Title: Wolf by Wolf
Author: Ryan Graudin
Publication Date: October 20, 2015
Genre: Young Adult Alternate History, Fantasy/Science-Fiction
Synopsis: In an alternate 1956 where the Axis Powers won World War II Yael, a teenage Jewish concentration camp escapee, enters an ambitious cross-continent motorcycle race. The winner gets to meet Hitler. Her goal is to win the race, kill Hitler, and start a revolution.
Thoughts: I went into this book not expecting to like it much, but was pleasantly surprised. Historical fiction isn’t my genre of choice, but I think the speculative aspects of this book are what made it appeal to me much more than most historical fiction.
The book focuses on the race itself as opposed to the historical aspects of a world where the Axis powers won World War II, though we do get to see a fair amount of the world considering the immense amount of distance traveled by the racers.
The world-building towards the beginning of the novel felt a little like info-dumping in the way it was introduced and almost made me stop reading, but the book soon picks up the pace and becomes less info-dump heavy as soon as the race starts. This is due in a large part to the fact that the focus isn’t on the world either, but on the interactions between the characters.
Yael, the main character, is a very dedicated, driven character, and all the flashbacks to her horrible past make her easy to see where that drive comes from. That said, she could feel a little too good at everything at times. Yes, Yael spent a lot of time training and being educated, but she hadn’t been riding a motorcycle nearly as long as her competitors, who were supposed to be some of the best in their respective countries. Yet, somehow she manages to be better at riding a motorcycle than most of her competitors who are undeniably also very driven, though for entirely different reasons than Yael.
Adele, the character Yael spends most of the novel impersonating, proves far more interesting than I anticipated despite the true Adele’s brief appearance in the novel. I feel like it would have been easy for Graudin to brush over Adele’s character and past since she wasn’t featured much, but the way we learn about her though the characters who have interacted with Adele before Yael began impersonating her made her seem just about as fleshed out as other major characters’ in the novel.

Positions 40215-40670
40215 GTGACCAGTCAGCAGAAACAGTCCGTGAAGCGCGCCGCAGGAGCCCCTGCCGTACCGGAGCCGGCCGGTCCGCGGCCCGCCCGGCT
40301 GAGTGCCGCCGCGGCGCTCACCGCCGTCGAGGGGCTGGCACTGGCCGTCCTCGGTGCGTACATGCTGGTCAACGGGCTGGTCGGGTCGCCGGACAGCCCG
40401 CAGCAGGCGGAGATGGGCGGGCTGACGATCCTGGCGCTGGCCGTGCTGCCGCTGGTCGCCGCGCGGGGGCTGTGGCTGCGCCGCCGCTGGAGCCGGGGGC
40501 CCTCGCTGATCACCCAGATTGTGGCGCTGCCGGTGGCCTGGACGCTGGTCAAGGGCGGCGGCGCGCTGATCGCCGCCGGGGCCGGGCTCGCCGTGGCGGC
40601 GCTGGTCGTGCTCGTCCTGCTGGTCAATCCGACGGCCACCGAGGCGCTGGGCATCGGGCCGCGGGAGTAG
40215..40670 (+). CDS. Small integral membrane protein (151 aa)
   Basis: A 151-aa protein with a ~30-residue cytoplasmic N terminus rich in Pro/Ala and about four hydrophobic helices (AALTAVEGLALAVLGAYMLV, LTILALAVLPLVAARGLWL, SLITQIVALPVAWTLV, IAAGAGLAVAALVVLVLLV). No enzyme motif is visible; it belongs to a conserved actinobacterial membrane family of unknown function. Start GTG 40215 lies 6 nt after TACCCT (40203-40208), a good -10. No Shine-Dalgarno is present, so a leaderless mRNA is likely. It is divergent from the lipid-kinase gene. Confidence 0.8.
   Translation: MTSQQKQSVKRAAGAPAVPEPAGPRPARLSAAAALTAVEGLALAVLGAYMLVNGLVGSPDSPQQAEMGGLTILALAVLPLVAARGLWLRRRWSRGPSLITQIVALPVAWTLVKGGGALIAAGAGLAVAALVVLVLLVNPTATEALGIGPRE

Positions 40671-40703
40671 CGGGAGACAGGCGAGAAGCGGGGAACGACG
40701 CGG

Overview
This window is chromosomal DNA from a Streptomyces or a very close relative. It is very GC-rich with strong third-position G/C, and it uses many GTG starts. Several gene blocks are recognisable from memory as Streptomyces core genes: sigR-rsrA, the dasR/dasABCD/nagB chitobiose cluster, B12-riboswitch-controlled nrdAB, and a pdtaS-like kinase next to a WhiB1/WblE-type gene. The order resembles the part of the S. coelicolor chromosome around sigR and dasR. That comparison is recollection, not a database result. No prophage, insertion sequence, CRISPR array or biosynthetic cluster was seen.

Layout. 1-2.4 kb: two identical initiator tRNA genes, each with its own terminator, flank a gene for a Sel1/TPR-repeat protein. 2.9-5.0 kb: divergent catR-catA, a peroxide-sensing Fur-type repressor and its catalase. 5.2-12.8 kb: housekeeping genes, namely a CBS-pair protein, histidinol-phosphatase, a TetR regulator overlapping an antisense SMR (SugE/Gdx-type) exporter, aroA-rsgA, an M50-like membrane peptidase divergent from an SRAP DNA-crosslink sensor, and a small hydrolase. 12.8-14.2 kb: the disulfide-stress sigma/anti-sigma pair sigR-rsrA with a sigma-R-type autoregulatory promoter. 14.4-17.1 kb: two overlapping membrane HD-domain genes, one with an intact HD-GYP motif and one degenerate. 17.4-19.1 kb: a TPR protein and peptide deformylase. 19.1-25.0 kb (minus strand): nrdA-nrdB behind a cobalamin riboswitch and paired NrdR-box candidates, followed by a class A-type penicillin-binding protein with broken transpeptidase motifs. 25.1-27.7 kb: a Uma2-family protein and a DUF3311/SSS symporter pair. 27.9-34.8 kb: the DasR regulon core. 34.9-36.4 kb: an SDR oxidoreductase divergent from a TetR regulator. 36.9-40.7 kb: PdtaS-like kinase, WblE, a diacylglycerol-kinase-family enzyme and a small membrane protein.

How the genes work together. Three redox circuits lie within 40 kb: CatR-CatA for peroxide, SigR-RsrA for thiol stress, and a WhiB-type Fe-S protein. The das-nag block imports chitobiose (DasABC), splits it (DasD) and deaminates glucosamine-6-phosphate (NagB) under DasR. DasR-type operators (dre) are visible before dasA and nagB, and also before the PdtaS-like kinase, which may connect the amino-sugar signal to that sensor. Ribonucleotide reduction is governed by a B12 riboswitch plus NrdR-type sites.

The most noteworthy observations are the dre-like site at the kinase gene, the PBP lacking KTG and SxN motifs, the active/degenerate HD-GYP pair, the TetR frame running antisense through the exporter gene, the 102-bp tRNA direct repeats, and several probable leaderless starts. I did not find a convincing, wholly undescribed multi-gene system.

Felix, Adele’s twin brother, is yet another character it might have been easy for the author to make one dimensional or demonize, but the devotion he showed to his sister, or the girl he thought was his sister, made him a lovable character even as you know he’d likely turn on the protagonist the instant he realized her true identity.
Luka was an interesting character. The author made it so the reader never knew what to expect from him. He has a history with Adele and throughout the novel Yael and the reader are left guessing what their relationship in the previous race was that left Felix wanting to attack Luka anytime he gets near the girl they believe is Adele. Their relationship is hinted to have been romantic in nature. This made for a crisis of trust not typically seen in most other books because most characters are well versed in details of their personal romantic history.
I got a little distracted at times trying to figure out where my ancestors would have been at the times it was taking place and how the changes would have affected them. I have come to the conclusion that my birth would be next to impossible in this alternate timeline, which was, of course, my least favorite part of this book, but I can hardly blame the author for that. 🙂
On a more serious note, I can’t say I would have wanted to be born in this novel’s reality. It’s that bad.
Rating: This book has left me thinking about it for weeks, and I had such a fun experience reading it. However, I cannot entirely overlook its flaws. For these reasons it is getting a four out of five.